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Thirst Project to educate ASU students about global water crisis

Chandana Barman, 14, rides her bike to fetch drinking water for her family in West Bengal, India. Between school and chores, Chandana attends local girls group meetings as part of the Landesa Security for Girls Through Land project. Chandana's mother has seen her daughters' self-confidence increase since they started attending the groups.

The Thirst Project, the world's leading water activism organization for youth, will visit schools across the nation to educate students about the global water crisis. The project's school tour hits major high schools and universities like Notre Dame, USC and Columbia, but its first stop is ASU.

According to the project's site, nearly one billion people on the planet don't have access to safe, clean water.

The Sun Devil Bookstore's owner, Follett, is one of the leading contributors to the Thirst Project. 

Alyssa Ojeda, a Follett representative, said the Thirst Project's main goal is to gain student involvement. Ojeda said that the school tour visits large high schools and universities to get as many young adults talking about the world water crisis as possible.

Ojeda, along with other workers for the Thirst Project, called Road Warriors, will be tabling outside of the Sun Devil Bookstore all day Monday. 

At 6 p.m., the Road Warriors will move to the Sun Devil Marketplace and give a presentation about their initiative. Throughout the presentation, the Road Warriors will raffle off prizes. The first 45 attendees will receive a reusable Thirst Project water bottle. 

The organization relies on student engagement. Seth Maxwell, CEO and Founder of the Thirst Project, created his organization in 2008, after having a conversation that introduced him to the world water crisis. At the time of this revelation, Maxwell was a 19-year-old college student buried in student loans, but despite his financial struggles, he wondered what he could do with the little he had, according to the Thirst Project website.

Maxwell and his seven college friends pooled as much money as they could to buy 1,000 water bottles. They hit the streets and started sharing facts about the world water crisis as they handed out each bottle to strangers. Maxwell and his friends raised over $1,700.

“We had helped raise some money to help give a community safe water, so we thought we could go back to living our own lives," Maxwell wrote on the project's site. "(Until) people started calling and asking us to bring our ‘organization’ to their school to speak about the water crisis so they could help and get involved.”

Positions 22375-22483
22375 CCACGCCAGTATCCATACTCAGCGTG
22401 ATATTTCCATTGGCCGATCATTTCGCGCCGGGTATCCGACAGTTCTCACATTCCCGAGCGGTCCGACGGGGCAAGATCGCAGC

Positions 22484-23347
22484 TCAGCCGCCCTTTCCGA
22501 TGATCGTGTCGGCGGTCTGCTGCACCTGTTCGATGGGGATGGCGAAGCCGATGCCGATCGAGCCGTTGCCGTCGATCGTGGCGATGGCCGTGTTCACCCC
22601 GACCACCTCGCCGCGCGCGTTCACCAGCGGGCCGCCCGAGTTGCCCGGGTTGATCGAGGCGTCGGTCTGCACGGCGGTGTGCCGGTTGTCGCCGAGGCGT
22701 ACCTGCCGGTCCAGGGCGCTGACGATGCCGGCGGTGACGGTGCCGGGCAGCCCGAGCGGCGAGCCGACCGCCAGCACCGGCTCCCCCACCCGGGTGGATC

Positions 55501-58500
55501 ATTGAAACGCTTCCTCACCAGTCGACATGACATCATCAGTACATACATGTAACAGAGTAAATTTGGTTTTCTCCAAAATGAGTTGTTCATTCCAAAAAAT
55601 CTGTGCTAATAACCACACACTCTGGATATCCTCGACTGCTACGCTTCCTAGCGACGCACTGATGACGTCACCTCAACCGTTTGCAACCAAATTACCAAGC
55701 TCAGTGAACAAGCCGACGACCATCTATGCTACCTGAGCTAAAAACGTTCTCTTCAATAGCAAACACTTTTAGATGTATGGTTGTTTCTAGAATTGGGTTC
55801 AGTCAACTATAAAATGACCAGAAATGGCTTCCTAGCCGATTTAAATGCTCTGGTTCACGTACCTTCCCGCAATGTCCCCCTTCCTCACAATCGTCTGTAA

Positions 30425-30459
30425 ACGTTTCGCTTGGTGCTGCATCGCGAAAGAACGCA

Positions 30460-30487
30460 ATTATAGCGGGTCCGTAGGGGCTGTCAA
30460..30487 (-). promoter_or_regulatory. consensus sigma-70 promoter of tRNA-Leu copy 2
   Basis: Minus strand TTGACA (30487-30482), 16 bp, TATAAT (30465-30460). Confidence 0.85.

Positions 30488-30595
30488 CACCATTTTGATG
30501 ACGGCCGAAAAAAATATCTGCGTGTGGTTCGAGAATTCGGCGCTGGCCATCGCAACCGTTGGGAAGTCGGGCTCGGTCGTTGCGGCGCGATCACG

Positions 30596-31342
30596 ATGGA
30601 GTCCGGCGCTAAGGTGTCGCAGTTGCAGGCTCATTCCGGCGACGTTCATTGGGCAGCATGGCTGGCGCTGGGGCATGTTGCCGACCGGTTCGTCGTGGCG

And so began the Thirst Project. The project’s central initiative is fundraising and building wells to provide clean, safe drinking water for impoverished communities. The non-profit organization has built wells in 13 countries and provided nearly 280,000 people with clean water.

Since its founding, the organization has gained a lot of attention. The project has received endorsements by a wide variety of celebrities like Olivia Munn, Dylan O'Brien, Pauley Perrette and Nat Wolff.

Despite its growth and popularity over the years, the project continues to emphasize the necessity of student involvement. The Thirst Project’s mission statement says that students are the most powerful agents for social change.

Although the main way to contribute to the organization is through donations, Evan Wesley, the project's director of school clubs, says that students get extremely creative while fundraising. He said a group of students created a 5K fundraiser for the project. He also says that the easiest way students can take action is by creating a Thirst Project club on campus — a club that currently doesn’t exist at ASU.

Students can also get an internship through the organization by becoming a Road Warrior.

Rachel Fogel, a former Road Warrior for the project and an ASU alum, caught interest in the project after hearing about it from a friend. Fogel said that students can make a change by getting involved.

“Nothing is going to happen unless you make it happen so believe in yourself and be proactive," Fogel said.

Related Links:

ASU battles drought by making water conservation a priority

How one ASU student plans to change water conservation

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